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Fast response: inside YNHH's response to a deadly bombing

Yale Medicine Magazine, 2018 - Spring


At 8:30 p.m. on May 2, Abbie Saccary, MD, was three and a half hours into her shift at the emergency department at Yale New Haven Hospital when her wife sent a text from their apartment on State Street, near Interstate 91.

“Something’s going on in North Haven,” the text read. “I just saw state troopers flying by and three ambulances. You better get ready.”

The official notification came a few minutes later. Several officers from the South-Central SWAT Team were on their way to the hospital after an explosion in North Haven. The staff prepared for patients, though they did not yet know how many or how serious their injuries. All they knew was that the possibility of disaster was high.

In medical parlance, said Karen J. Jubanyik, MD ’94, FW ’97, HS ’00, associate professor of emergency medicine, and one of the attendings on duty that night, a disaster is “whenever your needs exceed your resources.” For Saccary, a West Point graduate who served as a medical services officer in Iraq, this was what the military call a “MASCAL,” or a mass casualty event.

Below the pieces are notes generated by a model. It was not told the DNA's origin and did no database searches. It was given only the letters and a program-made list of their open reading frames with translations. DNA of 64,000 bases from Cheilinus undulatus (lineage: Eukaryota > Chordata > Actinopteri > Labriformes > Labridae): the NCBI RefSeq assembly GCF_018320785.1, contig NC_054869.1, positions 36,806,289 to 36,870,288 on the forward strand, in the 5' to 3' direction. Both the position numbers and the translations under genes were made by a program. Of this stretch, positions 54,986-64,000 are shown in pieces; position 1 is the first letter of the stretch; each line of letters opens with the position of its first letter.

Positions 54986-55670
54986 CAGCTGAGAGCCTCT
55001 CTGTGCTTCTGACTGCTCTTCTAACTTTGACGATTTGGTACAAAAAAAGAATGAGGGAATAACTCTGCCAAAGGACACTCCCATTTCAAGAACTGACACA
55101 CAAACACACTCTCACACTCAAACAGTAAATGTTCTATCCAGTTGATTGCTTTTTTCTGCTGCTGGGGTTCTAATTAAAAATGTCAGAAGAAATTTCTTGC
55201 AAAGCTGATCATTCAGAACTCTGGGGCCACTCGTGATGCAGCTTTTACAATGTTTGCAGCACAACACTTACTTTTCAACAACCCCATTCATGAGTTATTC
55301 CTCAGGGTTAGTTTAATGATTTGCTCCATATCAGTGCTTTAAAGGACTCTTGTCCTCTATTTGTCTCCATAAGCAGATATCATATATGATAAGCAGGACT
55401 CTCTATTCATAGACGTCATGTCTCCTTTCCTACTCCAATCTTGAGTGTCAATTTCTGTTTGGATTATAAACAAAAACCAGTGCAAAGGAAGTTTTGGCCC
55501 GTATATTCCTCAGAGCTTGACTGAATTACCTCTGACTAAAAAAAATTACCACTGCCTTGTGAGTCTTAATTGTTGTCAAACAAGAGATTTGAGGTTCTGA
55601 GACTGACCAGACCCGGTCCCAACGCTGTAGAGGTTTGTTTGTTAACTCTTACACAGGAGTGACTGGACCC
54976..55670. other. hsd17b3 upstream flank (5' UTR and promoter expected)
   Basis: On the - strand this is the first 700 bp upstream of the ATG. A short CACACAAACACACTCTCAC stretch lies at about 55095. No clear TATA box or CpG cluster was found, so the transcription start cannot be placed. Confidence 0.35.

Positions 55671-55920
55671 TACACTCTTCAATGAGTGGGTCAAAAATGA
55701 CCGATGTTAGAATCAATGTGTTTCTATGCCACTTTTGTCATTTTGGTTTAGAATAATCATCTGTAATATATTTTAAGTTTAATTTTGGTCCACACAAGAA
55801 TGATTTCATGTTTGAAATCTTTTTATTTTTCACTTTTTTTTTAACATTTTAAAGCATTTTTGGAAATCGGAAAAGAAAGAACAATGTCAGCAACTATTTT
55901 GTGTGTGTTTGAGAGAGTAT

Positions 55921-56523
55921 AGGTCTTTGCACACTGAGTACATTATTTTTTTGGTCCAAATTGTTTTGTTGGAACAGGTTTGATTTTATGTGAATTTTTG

With the increasing incidence of mass shootings like those in Las Vegas last year and in Parkland, Fla., this year, hospitals have learned to be prepared. “There are a lot of drills that occur and there is a lot of operational planning,” said Andrew Ulrich, MD, the emergency department’s vice chair of operations. “In this specific circumstance, patients arrived and there was a quick identification that they had non-life-threatening injuries and there was no need to bring in more resources. The team that was here, between the ED and trauma services, was able to care for these patients.”

At the scene of the crime

The chain of events that led to the explosion and injuries began at about 2 p.m. that Wednesday afternoon, when a woman appeared at North Haven police headquarters. She’d just escaped from her home on Quinnipiac Avenue where her husband had kept her prisoner for several days. She’d recently filed for divorce after 40 years of marriage, she told police, and her husband was still in the house and he had firearms. While two detectives interviewed the woman, two others went to Quinnipiac Avenue to investigate.

By shortly after 6 p.m., the SWAT team, which included officers from North Haven, North Branford, Branford, East Haven, and Guilford had set up a perimeter around the home.